Our argument of the tunneling transport of the zeroth LLs’ Weyl fermions is further corroborated by the measurements of the dependence of Hall resistivity ρ zx on field orientation for YbMnBi2. We note such an experimental approach was used to demonstrate the interlayer tunneling of the zeroth LL’ Dirac fermions in the pressurized layered organic conductor α-(BEDT-TTF)2I3 38, 39. Figure 3a shows our experimental setup; the in-plane transverse (x-axis) Hall voltage is measured with applying the out-of-plane (z-axis) current, and the magnetic field of fixed strength is rotated within the yz-plane. In a simple metal, the Hall resistivity for such an experiment setup is given by B y/ne, where B y=| B |sinθ is the field component perpendicular to current, and n is the carrier density. This leads the Hall resistivity ρ zx to follow a sinθ dependence with the rotation of the field, which is indeed observed in YbMnBi2 for weak fields (| B |<1T), as shown in Fig. 3b. However, ρ zx(θ) starts to deviate from the sinθ dependence for | B |>2T and such a deviation becomes significant for B>6T and cusp-like peaks occur around θ=90°, as shown in Fig. 3c. Such unusual behaviors can be well understood in terms of the interlayer tunneling of the zeroth LLs’ Weyl fermions. For the Weyl bands, when the energy spacing between the zeroth and first LL is greater than the LL’s breadth, the DOS(E F) contributed by the Weyl points should monotonically increase upon increasing field and is proportional to the out-of-plane field component | B |cosθ. Therefore, a tanθ dependence is expected for ρ zx(θ) since ρ zxB y/ne| B |sinθ/| B |cosθ=tanθ. Indeed, we observed such a dependence, as shown in Fig. 3d, where ρ zx(θ) is plotted against tanθ. It is interesting to note that ρ zx(θ) measured at different fields collapse into a single line (i.e., the black dashed line in Fig. 3d) in a lower angle region, which is not surprising, since ρ zxtanθ is field independent. At large angles, LL quantization is suppressed due to reduced B z, causing the deviation from the tanθ asymptote. The deviation angle is larger for higher fields, since the threshold field, B c,z=| B |cosθ c, for the distinguishable zeroth LLs can be satisfied at higher angles.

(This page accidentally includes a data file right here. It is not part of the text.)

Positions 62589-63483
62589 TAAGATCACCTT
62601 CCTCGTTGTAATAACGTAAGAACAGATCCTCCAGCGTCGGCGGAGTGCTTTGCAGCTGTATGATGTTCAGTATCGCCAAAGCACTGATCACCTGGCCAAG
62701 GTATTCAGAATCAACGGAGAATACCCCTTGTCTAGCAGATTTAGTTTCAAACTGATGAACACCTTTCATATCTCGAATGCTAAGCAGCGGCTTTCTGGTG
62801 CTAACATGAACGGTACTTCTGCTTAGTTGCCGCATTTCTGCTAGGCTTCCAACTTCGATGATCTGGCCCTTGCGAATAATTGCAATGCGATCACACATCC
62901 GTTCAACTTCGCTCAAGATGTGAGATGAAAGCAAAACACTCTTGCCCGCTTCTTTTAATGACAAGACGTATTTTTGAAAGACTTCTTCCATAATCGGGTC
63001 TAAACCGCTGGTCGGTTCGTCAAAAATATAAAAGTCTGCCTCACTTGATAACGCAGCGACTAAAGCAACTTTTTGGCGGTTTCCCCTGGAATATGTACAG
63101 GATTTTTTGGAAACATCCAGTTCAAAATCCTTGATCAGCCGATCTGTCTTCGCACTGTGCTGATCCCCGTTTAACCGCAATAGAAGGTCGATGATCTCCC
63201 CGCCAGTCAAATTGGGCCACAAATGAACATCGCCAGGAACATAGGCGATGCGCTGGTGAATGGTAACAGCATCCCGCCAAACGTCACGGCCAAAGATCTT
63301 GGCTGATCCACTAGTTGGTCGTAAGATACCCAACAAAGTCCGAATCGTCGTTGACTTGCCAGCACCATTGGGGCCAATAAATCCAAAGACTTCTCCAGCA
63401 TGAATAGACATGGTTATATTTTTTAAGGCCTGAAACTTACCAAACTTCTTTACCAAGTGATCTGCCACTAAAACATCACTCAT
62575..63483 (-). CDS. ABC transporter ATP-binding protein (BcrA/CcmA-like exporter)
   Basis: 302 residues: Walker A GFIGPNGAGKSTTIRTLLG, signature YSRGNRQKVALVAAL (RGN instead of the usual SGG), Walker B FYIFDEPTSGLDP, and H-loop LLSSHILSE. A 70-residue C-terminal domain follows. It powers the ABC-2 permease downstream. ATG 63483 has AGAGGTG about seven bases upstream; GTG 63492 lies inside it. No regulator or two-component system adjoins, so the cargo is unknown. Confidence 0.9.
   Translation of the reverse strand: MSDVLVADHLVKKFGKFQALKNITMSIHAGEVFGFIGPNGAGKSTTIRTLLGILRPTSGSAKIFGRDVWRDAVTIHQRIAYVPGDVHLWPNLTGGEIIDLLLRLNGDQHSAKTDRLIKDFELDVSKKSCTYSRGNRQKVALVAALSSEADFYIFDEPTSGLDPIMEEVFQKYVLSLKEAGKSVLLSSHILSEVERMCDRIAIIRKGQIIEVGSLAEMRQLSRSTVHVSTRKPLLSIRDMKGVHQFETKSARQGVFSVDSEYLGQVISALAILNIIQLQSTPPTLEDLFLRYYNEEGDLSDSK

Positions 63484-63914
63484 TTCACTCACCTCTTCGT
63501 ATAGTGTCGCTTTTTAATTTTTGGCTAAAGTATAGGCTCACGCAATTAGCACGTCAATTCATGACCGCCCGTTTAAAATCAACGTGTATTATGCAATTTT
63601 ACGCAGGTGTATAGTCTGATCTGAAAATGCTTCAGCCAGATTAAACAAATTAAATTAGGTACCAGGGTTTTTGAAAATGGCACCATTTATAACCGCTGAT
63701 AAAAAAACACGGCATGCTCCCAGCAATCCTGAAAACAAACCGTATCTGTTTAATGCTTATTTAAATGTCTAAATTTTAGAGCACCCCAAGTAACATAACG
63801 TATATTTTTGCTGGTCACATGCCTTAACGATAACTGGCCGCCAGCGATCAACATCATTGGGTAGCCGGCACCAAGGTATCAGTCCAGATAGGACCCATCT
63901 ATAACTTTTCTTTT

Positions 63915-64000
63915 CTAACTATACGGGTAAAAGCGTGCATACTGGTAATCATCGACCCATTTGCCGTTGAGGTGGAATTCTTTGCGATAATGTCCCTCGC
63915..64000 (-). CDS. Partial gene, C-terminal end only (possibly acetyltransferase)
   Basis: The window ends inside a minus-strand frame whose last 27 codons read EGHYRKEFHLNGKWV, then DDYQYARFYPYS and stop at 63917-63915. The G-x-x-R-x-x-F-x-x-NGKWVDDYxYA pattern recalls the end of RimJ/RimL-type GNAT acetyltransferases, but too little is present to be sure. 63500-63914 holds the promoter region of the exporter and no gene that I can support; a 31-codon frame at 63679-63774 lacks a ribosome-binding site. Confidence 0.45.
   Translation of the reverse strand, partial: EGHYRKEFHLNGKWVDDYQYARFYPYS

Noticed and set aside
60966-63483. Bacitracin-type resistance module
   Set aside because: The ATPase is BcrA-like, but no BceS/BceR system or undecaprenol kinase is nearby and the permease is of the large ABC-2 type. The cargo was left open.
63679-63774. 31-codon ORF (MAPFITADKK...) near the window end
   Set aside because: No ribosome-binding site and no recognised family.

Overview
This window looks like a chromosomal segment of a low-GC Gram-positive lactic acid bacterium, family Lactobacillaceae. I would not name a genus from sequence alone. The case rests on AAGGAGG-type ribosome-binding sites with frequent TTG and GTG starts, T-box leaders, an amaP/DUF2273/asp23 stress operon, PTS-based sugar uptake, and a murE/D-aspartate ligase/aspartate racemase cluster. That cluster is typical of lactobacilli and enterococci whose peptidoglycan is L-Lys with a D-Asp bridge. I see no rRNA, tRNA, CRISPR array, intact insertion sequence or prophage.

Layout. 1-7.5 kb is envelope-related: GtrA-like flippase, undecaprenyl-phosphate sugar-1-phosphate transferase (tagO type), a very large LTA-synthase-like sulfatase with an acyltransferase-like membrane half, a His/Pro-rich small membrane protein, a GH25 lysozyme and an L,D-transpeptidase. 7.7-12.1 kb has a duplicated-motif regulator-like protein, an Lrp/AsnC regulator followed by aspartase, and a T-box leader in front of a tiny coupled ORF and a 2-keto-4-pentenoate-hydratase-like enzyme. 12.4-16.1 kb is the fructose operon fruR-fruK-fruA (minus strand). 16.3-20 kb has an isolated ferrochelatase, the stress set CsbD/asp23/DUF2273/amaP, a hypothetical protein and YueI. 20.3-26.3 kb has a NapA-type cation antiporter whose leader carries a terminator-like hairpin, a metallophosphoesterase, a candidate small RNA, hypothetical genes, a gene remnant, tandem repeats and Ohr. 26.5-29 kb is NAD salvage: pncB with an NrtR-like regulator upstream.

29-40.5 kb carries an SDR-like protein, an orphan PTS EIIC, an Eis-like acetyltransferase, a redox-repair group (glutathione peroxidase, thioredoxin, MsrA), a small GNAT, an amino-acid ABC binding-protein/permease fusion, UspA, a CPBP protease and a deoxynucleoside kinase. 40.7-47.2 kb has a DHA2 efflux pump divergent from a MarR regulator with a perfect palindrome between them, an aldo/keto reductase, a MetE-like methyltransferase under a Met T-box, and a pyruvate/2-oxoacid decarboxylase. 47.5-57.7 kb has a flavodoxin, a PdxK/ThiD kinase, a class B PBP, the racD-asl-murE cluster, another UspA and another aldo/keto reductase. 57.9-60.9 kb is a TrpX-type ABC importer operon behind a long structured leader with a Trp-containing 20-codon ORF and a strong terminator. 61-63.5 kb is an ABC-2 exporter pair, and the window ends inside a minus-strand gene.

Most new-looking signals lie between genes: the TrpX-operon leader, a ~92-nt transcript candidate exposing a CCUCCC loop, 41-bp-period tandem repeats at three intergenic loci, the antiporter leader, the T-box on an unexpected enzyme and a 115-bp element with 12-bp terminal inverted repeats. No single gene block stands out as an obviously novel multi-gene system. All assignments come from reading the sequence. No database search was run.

Using the above model, which considers both the interlayer tunneling transport of the zeroth LLs and the Dirac bands’ momentum relaxation transport, we can interpret the unusual angular dependence of Hall effect quantitatively. Our successful fits of ρ zz(θ,B) shown in Fig. 2b, c suggests the assumption of negligible interband scattering is valid. Under this assumption, the total Hall conductivity can be expressed as
where and represent the Hall conductivities contributed by Weyl and Dirac bands, respectively. w 1 and w 2 represent the weight of the contribution for each type of band. For the zeroth LL’s tunneling channel of the Weyl bands, its Hall conductivity under a field oriented at an angle of θ (Fig. 3a) can be expressed as
where a and b are material-dependent constants, B y=|B |sinθ, and B z=|B |cosθ. This equation holds when the zeroth LL is distinguishable from other LLs38, 39. The Hall conductivity of the momentum relaxation channel of the Dirac bands, , can be found from the Boltzmann transport theory, i.e.,
where and . The total Hall conductivity at the left side of Eq. (3) can be derived via taking the inverse of the resistivity tensor (see Methods), i.e.,